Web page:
by Lorenzo Piccoli
Democracy at its most direct in Appenzell, says the international service of the Swiss Broadcasting Corporation. In this folkloresque Swiss canton with a rather peculiar name citizens use to gather all together once a year. It happens on the last Sunday of April and this is the moment when they vote open air on the most important local issues, as well as on the election of local judges and representatives. Yes, you understand me: they literally vote open air by raising their hands. No ballots, no anonymity.
It’s not all. Quite astonishingly, in fact, on the occasion the men wear swords. In fact, by tradition the sword signified the wearer’s right to vote. It follows logically that women have long been denied the right to vote. In fact, when the issue was humbly raised back in 1959, the sworded men of the canton voted (rigorously open air) 2050 to 105 against the right of women to vote. The issue was raised again in 1990 and this time it went all thw way in front of the Swiss Constitutional Court. In the case of Theresa Rohner et consorts contre Appenzell Rhodes-Intérieures the Swiss federal court declared unconstitutional the exclusive male suffrage and since then women have been allowed to vote too.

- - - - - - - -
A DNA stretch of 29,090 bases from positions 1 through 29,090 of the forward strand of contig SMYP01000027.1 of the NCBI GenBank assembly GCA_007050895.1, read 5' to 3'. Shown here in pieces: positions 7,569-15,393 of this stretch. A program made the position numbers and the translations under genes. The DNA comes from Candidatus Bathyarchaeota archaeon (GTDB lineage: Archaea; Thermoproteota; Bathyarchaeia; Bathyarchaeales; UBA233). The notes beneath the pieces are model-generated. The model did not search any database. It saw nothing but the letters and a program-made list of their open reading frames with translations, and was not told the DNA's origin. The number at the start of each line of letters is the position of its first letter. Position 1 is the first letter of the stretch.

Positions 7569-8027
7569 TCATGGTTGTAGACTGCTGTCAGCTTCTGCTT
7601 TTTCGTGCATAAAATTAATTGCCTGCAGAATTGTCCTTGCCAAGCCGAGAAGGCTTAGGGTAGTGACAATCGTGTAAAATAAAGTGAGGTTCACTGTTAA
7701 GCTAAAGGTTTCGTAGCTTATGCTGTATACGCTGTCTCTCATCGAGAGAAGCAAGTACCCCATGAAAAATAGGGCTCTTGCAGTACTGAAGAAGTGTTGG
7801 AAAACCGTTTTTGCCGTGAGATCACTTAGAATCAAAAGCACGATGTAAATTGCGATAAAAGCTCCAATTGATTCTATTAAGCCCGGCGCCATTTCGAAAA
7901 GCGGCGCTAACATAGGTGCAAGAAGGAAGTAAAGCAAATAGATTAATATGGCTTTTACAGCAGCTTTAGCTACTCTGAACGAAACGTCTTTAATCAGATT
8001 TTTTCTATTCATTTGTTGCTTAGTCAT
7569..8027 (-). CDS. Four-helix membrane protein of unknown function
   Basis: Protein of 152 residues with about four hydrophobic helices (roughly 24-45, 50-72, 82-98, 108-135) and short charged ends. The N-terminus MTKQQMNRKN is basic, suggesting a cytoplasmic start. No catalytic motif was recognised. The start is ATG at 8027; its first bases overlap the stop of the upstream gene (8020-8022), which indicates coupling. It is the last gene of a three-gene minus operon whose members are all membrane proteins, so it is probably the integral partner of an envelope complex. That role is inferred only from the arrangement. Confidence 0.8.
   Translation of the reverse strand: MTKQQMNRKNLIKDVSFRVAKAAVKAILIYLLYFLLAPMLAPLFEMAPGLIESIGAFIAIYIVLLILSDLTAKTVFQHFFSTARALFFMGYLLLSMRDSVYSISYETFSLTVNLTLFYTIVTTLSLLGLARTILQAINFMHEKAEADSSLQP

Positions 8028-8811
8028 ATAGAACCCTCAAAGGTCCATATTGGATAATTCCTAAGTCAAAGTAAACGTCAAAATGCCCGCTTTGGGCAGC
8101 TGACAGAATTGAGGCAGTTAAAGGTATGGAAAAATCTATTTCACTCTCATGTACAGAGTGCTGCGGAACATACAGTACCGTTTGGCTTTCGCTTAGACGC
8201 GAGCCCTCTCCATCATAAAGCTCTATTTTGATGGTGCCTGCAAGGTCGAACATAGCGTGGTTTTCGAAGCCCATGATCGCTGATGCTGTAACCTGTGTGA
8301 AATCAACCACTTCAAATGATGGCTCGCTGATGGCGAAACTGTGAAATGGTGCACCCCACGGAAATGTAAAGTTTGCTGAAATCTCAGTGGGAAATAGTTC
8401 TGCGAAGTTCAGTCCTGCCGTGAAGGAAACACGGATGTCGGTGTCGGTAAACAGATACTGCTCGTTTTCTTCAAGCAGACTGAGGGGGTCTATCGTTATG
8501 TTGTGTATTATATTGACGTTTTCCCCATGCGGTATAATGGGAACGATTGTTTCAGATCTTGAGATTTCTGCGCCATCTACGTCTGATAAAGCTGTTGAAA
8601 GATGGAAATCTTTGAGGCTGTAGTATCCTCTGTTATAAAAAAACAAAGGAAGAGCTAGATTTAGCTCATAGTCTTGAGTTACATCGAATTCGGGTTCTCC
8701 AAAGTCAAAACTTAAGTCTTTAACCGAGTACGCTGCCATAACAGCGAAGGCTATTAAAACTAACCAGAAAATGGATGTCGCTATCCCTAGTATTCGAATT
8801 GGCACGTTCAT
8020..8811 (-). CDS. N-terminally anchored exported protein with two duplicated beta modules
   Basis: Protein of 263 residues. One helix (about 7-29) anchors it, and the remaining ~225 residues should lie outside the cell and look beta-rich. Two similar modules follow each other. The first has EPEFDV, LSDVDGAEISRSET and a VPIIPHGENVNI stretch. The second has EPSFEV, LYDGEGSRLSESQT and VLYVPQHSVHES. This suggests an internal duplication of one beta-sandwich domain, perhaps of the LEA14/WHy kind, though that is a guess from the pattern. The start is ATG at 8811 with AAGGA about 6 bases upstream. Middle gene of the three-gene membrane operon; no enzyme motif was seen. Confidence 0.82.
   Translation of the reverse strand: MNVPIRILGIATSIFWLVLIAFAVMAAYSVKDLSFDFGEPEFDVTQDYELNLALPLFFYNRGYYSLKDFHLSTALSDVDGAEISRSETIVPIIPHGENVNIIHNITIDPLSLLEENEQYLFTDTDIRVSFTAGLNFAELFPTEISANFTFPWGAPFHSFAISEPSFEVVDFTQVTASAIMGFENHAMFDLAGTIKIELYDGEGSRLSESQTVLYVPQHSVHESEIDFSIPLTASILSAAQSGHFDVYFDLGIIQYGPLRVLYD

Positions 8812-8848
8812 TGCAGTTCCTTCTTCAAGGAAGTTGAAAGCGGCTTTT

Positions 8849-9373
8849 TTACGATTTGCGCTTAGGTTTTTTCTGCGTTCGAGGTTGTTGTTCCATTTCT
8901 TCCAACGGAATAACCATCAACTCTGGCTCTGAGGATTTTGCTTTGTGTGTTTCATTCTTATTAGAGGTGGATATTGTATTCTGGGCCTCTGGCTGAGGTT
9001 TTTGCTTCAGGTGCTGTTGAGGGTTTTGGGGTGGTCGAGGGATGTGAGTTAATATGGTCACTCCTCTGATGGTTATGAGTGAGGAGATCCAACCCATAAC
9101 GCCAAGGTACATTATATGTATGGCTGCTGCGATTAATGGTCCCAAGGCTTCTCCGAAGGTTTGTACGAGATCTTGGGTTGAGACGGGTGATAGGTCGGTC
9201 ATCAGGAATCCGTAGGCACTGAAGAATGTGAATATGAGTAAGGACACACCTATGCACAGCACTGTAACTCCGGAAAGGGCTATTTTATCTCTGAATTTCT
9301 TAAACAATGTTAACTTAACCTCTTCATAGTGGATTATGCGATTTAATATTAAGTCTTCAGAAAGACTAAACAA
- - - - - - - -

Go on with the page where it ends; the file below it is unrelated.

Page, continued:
Quite astonishingly, thus, Appenzell Innerrhoden, or the place where democraticy is at its most direct, is also the last place in Western Europe where women have been allowed to vote.